ISAKOS: 2019 Congress in Cancun, Mexico
ISAKOS

2019 ISAKOS Biennial Congress Paper #90

 

The Effect of Physeal Closure on Quadriceps Strength and Symmetry After Anterior Cruciate Ligament Reconstruction in Adolescent Patients

Sean W. Noona, BS, Charlottesville, VA UNITED STATES
Stephan G. Bodkin, MEd, ATC, Charlottesville, VA UNITED STATES
David R. Diduch, MD, MS, Charlottesville, VA UNITED STATES
Aaron J. Casp, MD, Charlottesville, VA UNITED STATES
Michelle Kew, Charlottesville, VA UNITED STATES
Joe Hart, PhD, Charlottesville, VA UNITED STATES

University of Virginia, Charlottesville, VA, UNITED STATES

FDA Status Cleared

Summary

An evaluation of the effect of an open or closed physis on objective functional strength measures 6 months after ACL reconstruction

Abstract

Background

Anterior cruciate ligament (ACL) injury has continued to increase in recent years, especially in patients under the age of 18. This has been attributed to the rise in youth sports and increased intensity of athletic competition at younger ages. As a result, many of these young patients present with injury and undergo surgery with incompletely closed physes. Persistent muscle weakness, impaired function and poor patient reported outcomes are a concern for patients early after reconstruction and impact a timely and successful return to unrestricted physical activity without re-injury. To date, little has been studied regarding skeletal immaturity as it relates to strength and functional outcomes after ACL reconstruction (ACLR). The purpose of this study was to compare muscle strength and patient reported outcomes in adolescent patients stratified by physis closure and sex.

Methods

Patients under the age of 18 were recruited 5-7-months following primary, isolated ACLR. All patients completed patient reported outcomes (IKDC, KOOS, Tegner Activity Scale) and bilateral isokinetic (90°/sec) and isometric (90°) strength tests of the knee extensor and flexor groups. Outcomes were recorded in a single session as part of a return-to-sport test battery. Strength was expressed as torque normalized to mass (Nm/kg) and limb-symmetry was expressed as a ratio of involved:uninvolved torque. Pre-surgical X-rays obtained clinically were evaluated by a single trained examiner to determine femoral and tibial physeal status at the time of ACLR (open/closed). We used 2 x 2 ANCOVA (Sex*Physeal Status) while controlling for the current activity level to compare knee extensor and flexor strength between males and females. Post-hoc tests were used to identify specific group differences. Statistical significance was defined as p<0.05.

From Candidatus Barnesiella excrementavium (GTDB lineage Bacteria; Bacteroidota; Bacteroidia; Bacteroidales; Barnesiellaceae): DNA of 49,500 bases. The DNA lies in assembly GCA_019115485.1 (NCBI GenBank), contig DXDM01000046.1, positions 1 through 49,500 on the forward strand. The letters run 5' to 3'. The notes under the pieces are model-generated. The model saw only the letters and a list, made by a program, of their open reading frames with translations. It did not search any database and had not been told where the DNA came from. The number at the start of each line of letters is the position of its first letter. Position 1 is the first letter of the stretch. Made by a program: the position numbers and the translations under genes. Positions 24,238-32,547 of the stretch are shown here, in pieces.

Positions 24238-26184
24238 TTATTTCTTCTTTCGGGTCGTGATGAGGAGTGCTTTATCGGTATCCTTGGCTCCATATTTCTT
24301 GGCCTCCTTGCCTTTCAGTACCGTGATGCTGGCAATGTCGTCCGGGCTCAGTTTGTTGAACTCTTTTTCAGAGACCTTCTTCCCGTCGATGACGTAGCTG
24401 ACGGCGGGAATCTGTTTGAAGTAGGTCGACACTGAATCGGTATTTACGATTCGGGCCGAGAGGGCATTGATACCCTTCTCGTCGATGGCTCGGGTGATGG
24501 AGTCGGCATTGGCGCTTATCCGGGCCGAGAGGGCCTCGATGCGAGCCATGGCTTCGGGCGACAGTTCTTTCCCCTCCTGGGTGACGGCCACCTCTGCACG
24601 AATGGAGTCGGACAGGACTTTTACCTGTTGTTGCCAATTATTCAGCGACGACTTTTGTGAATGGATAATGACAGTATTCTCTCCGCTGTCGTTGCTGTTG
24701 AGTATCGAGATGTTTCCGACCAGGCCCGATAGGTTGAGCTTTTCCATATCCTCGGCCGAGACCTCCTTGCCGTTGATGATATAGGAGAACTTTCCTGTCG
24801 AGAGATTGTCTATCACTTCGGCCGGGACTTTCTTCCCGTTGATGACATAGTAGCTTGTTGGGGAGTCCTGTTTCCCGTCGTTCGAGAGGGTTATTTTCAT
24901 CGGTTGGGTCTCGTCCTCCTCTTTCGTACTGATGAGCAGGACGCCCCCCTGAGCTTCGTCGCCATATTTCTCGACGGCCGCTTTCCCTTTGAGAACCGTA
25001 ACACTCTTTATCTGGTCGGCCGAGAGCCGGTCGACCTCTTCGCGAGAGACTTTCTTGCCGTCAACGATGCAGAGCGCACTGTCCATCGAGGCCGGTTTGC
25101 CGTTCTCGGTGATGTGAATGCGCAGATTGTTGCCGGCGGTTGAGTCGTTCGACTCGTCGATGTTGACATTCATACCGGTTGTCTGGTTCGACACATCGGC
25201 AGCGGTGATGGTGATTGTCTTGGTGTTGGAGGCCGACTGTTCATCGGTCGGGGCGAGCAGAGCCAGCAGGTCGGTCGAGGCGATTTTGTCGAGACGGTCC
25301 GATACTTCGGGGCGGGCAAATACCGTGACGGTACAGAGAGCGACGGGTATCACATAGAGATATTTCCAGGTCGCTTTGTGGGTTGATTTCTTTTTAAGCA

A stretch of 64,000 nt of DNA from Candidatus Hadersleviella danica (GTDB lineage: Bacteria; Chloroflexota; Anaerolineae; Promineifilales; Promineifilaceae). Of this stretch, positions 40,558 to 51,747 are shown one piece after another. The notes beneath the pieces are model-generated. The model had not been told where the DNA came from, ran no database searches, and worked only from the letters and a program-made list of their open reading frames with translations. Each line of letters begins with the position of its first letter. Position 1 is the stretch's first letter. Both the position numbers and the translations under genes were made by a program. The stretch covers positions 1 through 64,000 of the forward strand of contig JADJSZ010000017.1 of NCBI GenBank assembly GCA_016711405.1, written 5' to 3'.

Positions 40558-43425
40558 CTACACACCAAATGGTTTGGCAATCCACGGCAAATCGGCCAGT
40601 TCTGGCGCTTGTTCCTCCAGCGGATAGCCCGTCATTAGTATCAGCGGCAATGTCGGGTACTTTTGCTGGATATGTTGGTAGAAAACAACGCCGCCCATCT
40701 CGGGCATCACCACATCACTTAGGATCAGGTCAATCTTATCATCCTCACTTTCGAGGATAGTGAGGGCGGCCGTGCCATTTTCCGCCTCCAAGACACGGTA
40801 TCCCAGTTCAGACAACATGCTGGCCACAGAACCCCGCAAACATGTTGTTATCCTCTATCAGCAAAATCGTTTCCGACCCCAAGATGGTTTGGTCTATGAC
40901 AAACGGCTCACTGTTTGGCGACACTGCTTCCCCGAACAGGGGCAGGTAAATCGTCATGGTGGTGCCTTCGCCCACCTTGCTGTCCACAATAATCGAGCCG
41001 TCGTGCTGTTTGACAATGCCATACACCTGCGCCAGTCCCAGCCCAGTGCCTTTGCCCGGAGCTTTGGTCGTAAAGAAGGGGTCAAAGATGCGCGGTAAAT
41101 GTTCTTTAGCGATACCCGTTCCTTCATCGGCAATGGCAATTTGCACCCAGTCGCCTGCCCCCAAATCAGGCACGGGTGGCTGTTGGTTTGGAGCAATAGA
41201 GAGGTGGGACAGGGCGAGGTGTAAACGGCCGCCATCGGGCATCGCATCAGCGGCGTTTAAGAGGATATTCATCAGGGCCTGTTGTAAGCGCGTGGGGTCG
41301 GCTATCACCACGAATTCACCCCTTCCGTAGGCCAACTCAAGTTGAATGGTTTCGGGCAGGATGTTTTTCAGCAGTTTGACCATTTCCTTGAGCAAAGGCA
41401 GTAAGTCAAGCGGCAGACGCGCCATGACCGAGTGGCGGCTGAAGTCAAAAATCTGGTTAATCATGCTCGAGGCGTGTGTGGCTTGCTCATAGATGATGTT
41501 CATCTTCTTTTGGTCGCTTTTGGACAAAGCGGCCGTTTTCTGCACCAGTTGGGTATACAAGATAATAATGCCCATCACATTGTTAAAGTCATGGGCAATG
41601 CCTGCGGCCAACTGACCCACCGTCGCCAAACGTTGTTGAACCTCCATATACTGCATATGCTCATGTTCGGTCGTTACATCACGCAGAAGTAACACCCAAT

Results

A total of 69 patients meeting inclusion criteria were extracted from a larger database for analysis (16.13±1.38 years old, 40 females, 5.95±.52 months post ACLR). Of those, 47 patients (68%) had closed physes at the time of ACLR. On average, male patients were stronger and more symmetric than females (P<0.5) at 6 months following reconstruction. A significant Sex*Physes Status interaction was observed for mass-normalized isokinetic peak knee extensor torque (P=.024) and knee extensor MVIC limb symmetry (P=.047). Males with open physes were stronger (Open=2.1±0.59Nm/kg vs Closed=1.55±0.34Nm/kg, P=0.004) and more symmetric (Open=0.85±0.19 vs. Closed=0.59±0.17, P=0,001) than males with closed physes. These differences were not observed in females (Strength: Open=1.55±0.37 vs Closed = 1.35±0.39, P=0.14; Symmetry: Open=0.69±0.27 vs Closed=0.63±0.23, P=0.53).

Conclusion

When controlling for activity level, adolescent patients with open physes had greater quadriceps strength and higher symmetry compared to those with closed physes. Female quadriceps strength and symmetry was not affected by physis status. Skeletally younger male patients who would theoretically have lower amounts of testosterone actually fared better on the strength tests, suggesting that functional recovery is not hindered by the presence of an open physis.